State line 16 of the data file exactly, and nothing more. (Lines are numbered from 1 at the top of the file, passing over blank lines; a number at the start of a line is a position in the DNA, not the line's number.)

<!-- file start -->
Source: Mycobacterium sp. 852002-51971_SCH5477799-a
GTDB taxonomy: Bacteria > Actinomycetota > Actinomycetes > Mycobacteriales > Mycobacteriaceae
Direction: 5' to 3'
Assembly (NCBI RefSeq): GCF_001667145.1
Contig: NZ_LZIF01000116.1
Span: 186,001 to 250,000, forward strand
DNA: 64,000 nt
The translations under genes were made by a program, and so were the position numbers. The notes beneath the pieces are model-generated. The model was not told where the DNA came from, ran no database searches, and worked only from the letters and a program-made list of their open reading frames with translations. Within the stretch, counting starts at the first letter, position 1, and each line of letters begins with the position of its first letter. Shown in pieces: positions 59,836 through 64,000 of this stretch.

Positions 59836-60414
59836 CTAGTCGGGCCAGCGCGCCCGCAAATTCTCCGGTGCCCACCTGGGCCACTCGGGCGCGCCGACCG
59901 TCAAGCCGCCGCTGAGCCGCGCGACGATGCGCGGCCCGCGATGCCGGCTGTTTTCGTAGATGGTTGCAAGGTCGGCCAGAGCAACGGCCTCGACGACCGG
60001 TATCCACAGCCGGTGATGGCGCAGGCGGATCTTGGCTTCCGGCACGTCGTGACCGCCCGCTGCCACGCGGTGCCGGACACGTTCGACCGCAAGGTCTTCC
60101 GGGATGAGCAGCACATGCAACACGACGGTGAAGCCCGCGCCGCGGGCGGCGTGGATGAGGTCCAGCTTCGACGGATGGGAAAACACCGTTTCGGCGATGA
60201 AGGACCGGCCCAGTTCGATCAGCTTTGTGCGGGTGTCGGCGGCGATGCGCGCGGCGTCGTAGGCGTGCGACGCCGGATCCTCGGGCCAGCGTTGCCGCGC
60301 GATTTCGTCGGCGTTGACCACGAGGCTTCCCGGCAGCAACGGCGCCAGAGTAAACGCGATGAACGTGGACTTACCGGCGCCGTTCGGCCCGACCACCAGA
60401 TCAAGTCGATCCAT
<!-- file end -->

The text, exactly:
60401 TCAAGTCGATCCAT